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Publication numberUS3076519 A
Publication typeGrant
Publication dateFeb 5, 1963
Filing dateDec 18, 1958
Priority dateDec 18, 1958
Publication numberUS 3076519 A, US 3076519A, US-A-3076519, US3076519 A, US3076519A
InventorsCharles M Alsabrook
Original AssigneeTexas Instruments Inc
Export CitationBiBTeX, EndNote, RefMan
External Links: USPTO, USPTO Assignment, Espacenet
Ultrasonic surveyor's distance measuring instrument
US 3076519 A
Abstract  available in
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Claims  available in
Description  (OCR text may contain errors)

Feb. 5, 1963 c. M. ALSABROOK 3,076,519

ULTRASONIC SURVEYOR'S DISTANCE MEASURING INSTRUMENT Filed Dec. 18. 1958 POM/7.1 ULTRASONIC TRANSDUCERS pamr-z ULTRASON/U l ULTRASONIC TRANSMITTER RECEIVER- 13 a TRANSMITTER 4 (FRE UENG:

CONVERTE ULTRASONIC RECEIVER 4N0 AMPur/sd I I /'2 ULTRASONIC mmvsoucms Q MODULATOR //9 GOMPl/I'ER PULSE FROM I I TRANSMITTER-H sra/ag l I DIG/774A com/n57? I (START srop rrPE) I 970/, M col/W50 1 /c$'/6N4L I l TEMPERATURE osc/LLArol? l MEASURING (FREQUENCY-O'TERM/NEO DEV/CE BY TEMPE/M Tl/RE) I I I I a2 I I 3/ IN VENTOR Charles MAZsabraaIc AT'TORNEYJ) United States Patent Office 3,@?li,5l9 Patented Feb. 5, 1963 3,975,519 ULTRASONIC SURVEYQRS DESTANQE MEAdURlNG ENS'ERUMENT Charles M. Alsabroolr, Dallas, Tex, assignor to Texas instruments Incorporated, Dallas, Tom, a corporation of Delaware Filed llec. l8, 195a, Ser. No. 731,270 2 Claims. (Cl. 131-.5)

The present invention relates to a distance measuring system and has particular reference to a novel electronic surveyors distance measuring instrument.

Perhaps the outstanding advantage of the new system resides in the fact that it makes possible certain distance measurements in relatively inaccessible places such as dense forest areas and lakes. With this new system, it is also possible to make long distance measurements that would not be practical by merely having longer surveyors chains than the conventional 190 foot length used by most surveyors at the present time.

Accordingly, the present invention allows a saving of time in making measurements. Also, there is less likelihood of error resulting from the fewer measurements that are necessary. Furthermore, areas do not have to be cleared in order to take measurements, thereby effecting a further saving of time.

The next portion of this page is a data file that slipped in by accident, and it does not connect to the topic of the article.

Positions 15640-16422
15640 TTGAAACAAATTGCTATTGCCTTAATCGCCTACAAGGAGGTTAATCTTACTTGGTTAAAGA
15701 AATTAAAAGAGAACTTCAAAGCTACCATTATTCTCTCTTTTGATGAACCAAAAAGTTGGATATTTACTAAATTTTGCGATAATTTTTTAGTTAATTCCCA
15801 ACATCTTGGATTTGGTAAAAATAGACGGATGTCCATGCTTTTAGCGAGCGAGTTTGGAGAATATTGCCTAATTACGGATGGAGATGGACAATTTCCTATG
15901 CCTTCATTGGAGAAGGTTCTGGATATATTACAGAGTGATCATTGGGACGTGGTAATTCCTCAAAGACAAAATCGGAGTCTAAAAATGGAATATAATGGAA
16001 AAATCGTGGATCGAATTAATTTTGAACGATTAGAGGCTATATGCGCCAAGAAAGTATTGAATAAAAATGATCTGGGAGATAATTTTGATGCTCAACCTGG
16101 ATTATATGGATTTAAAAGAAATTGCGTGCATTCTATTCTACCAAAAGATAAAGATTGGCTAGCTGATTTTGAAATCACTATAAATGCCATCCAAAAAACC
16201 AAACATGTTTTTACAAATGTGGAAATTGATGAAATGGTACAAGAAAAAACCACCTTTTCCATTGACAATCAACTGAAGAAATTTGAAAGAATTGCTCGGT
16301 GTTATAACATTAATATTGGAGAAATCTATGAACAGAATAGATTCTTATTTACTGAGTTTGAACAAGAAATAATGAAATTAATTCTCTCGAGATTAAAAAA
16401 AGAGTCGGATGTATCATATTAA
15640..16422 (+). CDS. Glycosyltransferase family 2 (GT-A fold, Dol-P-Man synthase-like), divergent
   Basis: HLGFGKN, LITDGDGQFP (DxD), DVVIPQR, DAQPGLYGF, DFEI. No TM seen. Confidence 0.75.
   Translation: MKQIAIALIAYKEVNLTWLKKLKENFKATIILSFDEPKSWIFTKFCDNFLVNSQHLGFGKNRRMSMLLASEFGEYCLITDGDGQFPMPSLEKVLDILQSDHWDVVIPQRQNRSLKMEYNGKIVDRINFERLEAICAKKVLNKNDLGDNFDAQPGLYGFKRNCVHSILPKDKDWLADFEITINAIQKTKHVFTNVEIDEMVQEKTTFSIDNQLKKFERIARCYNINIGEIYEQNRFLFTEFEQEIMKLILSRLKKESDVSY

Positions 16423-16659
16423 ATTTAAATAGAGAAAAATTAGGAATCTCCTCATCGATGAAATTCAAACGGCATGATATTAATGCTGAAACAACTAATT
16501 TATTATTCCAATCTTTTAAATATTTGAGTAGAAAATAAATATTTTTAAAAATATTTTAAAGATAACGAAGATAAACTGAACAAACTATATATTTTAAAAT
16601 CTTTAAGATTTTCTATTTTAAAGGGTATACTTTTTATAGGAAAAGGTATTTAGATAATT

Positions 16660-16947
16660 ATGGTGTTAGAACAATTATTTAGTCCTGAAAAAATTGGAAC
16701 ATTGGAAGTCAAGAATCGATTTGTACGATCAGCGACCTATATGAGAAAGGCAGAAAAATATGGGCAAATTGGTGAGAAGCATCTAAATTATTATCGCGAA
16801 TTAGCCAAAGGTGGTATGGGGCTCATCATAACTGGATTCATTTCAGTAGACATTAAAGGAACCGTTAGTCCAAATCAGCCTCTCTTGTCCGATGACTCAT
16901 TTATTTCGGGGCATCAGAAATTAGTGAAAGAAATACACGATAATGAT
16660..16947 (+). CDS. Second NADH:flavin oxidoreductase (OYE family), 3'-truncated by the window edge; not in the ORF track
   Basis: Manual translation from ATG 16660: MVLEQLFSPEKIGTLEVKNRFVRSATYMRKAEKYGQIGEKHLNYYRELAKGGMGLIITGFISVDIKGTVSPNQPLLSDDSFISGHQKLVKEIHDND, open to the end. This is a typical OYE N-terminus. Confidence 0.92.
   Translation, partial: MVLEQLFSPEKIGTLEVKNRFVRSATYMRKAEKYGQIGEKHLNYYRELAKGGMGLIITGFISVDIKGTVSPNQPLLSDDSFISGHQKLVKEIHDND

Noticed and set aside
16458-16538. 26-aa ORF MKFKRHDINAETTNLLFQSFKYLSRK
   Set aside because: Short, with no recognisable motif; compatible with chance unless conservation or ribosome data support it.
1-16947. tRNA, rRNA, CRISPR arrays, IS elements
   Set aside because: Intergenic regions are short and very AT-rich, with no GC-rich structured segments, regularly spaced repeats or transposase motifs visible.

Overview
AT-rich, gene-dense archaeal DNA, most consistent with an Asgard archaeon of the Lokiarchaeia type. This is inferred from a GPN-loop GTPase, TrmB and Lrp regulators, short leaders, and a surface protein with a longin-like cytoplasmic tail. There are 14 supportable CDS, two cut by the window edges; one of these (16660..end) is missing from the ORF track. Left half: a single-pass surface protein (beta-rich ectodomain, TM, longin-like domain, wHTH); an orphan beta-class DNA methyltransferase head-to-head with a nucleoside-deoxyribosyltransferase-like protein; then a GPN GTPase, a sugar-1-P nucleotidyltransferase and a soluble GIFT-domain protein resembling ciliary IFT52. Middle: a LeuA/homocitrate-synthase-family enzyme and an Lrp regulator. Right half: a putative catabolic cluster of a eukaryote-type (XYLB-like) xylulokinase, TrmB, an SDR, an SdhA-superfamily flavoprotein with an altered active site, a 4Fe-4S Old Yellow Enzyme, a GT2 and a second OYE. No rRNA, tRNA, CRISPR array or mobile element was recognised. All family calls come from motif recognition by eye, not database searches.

Present methods of surveying using a conventional surveyors chain produce errors from all sources of from about 1 foot in 2360 feet to about 1 foot in 1000 feet for a normal chaining party. The accuracy varies widely depending on the skill of the individual conducting the survey and the type of terrain over which the survey is made.

' Accordingly, it is an object of the present invention to provide a new system for distance measurement in which accuracies comparable to those encountered in normal survey chaining may be equalled or exceeded.

it is a further object of the present invention to provide a novel method of measuring distances electronically wherein the variables of temperature and humidity are alien into account to increase the accuracy of the measurements obtainable.

it is a still further object of the invention to provide an ultrasonic distance measuring system utilizing a double ultrasonic traversal of the course to be measured, wherein the ultrasonic traversals are at different frequencies thereby eliminating reflection effects.

Basically, the present invention provides a novel and improved method of measuring the distance between two points by measuring the time of travel of sound between the two points and determining the distance by multiplylug this time by the speed of sound under the ambient conditions.

Expressed as a formula for acoustics:

Speed of sound-:IOSZ-I-LIOG F. feet/second where F. e uals temperatures in degree Fahrenheit. Changes in barometric pressure do not affect the result because the density varies directly as the pressure and the ratio p/d (where p is pressure and d is density) is constant at constant temperature.

The only other variables are movement of the medium and density due to water vapors. The variable due to movement of the medium, such as is caused by the wind, is cancelled out by having the sound travel across the distance and back again. The variable due to density changes caused by varying amounts of water vapor in the atmosphere is taken care of in the present invention.

The above, as well as further advantages which are in herent in the invention, will become apparent from the following description, reference being had to the accompanying drawing wherein:

FIGURE 1 is a block diagram of an ultrasonic distance measuring device embodying the principles of the invention; and

IGURE 2 is a block diagram of the modulator-computer of FIGURE 1.